A friend told me this week about an artist who I had never heard of, a Japanese-French painter, who was born in 1886 and died in 1968.. A rare discovery. In fact I wish I had known about him when I was writing my Master's Thesis in 1992, as his still life paintings are the closest I've seen to what I was doing at the time. I love these flowers.
(C)ontemplation is . . . awakening, enlightenment, and the amazing intuitive grasp by which love gains certitude of God’s creative and dynamic intervention in our daily life. . . contemplation is a sudden gift of awareness, an awakening to the Real within all that is real. A vivid awareness of infinite Being at the roots of our own limited being. An awareness of our contingent reality as received, as a present from God, as free gift of love.
—Thomas Merton, New Seeds of Contemplation
You point to something as having Quality and the Quality tends to go away. Quality is what you see out of the corner of your eye.
- Robert Pirsig
When I was a child there was a TV show on which every now and then the announcer would call out, "Circle gets the square." I don't know why. But circles and squares do have a special relationship, don't they?
Until art is allowed its full and proper place in spiritual meditation, meditation itself will remain elitist, a complex and convoluted exercise for an elite minority of professional pray-ers… Matthew Fox
Antoine de Saint-Exupery. "More wisdom is latent in things as they are than in all the words men use."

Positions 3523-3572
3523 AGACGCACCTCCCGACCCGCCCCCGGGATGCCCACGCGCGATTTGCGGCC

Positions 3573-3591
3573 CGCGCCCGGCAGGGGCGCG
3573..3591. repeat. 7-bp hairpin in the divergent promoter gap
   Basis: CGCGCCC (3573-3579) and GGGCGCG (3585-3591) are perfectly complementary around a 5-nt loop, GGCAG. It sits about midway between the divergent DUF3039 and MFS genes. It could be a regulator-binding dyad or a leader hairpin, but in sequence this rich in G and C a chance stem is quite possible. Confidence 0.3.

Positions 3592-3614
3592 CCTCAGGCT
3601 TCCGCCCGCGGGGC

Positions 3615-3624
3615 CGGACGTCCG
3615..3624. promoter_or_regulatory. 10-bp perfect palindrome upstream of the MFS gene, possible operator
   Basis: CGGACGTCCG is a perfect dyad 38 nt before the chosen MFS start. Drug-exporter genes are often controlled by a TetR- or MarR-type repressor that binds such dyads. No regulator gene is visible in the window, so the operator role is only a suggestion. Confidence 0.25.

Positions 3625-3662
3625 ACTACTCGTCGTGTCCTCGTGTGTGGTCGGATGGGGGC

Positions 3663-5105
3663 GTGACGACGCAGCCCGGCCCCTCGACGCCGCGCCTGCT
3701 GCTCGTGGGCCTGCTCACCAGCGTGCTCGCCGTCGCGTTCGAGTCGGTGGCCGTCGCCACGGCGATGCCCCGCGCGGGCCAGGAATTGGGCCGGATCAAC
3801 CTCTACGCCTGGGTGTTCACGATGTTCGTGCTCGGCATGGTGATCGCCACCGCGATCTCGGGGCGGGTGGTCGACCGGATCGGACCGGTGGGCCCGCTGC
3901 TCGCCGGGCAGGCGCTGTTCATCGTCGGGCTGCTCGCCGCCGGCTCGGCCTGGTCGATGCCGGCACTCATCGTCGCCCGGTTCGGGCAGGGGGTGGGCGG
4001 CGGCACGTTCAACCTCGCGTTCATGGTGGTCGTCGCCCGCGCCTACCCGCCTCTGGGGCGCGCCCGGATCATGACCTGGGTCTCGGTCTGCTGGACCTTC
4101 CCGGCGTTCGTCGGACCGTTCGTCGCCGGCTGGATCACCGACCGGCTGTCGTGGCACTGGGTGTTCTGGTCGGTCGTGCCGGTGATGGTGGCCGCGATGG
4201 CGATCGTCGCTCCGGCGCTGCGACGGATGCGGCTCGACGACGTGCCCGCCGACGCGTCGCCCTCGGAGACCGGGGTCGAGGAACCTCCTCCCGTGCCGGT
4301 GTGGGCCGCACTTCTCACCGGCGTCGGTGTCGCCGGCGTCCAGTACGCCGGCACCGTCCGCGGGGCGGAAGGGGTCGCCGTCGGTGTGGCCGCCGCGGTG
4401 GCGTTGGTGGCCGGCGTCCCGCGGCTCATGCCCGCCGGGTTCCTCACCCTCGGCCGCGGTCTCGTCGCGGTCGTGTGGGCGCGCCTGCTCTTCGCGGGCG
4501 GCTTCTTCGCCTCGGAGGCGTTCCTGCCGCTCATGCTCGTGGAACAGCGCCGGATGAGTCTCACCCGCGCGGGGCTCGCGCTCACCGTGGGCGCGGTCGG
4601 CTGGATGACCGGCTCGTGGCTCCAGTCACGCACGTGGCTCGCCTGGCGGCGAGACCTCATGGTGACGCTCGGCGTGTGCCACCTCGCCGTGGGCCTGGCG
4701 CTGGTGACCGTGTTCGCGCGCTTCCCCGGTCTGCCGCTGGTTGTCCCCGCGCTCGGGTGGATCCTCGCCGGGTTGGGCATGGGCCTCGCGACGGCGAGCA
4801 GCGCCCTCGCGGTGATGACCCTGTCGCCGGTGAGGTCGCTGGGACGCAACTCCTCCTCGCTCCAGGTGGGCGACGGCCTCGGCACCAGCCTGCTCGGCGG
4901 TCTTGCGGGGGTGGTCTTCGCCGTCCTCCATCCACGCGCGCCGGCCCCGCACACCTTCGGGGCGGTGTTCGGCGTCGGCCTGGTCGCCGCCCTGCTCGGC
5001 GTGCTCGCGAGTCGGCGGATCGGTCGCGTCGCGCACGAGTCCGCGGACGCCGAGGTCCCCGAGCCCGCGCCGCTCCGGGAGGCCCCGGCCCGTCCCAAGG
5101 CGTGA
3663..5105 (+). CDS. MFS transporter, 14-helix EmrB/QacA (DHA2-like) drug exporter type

Life feels less threatening when we back away. Wild animals feel safer when they're in a zoo, trees are safer in parks, and art is safer in museums, behind glass. But we pay a high price for our safety, don't we? We will never know what a wild animal really is if we only see it in a zoo, trees can never be fully trees in a park, and contemplative art must be experienced intimately, up close and personally.
“There must be always remaining in every man’s life some place for the singing of angels, some place for that which in itself is breathlessly beautiful.” -- Howard Thurman (1900-1981) African American minister and educator
Have I ever made anything that could be called breathlessly beautiful? Have I ever tried? I don't think in terms of beauty all the time, but the more I think of proportion the more I think of perfect proportion.
A friend asked me recently if this is how I see the world, as ordered and beautiful. My answer is that this is how I see the invisible world, the world within the apparent world. It is a world that has not received much widespread attention since Medieval days, when God was posited as the Architect of the Universe, but it is still there. Still here. Even visible, on a good day, to the contemplative eye.
A musician has said: In art, truth and reality begin when you no longer understand anything you do or know, and there remains in you an energy that much stronger for being balanced by opposition, compressed, condensed. Then you must present it with the greatest humility, completely white, pure, candid, your brain seeming empty in the state of a communicant approaching the Lord's Table. -- H. Matisse, 1939
The object of art is not to reproduce reality, but to create a reality of the same intensity. -- A. Giacometti
I am an artist. I live in Minneapolis, Minnesota.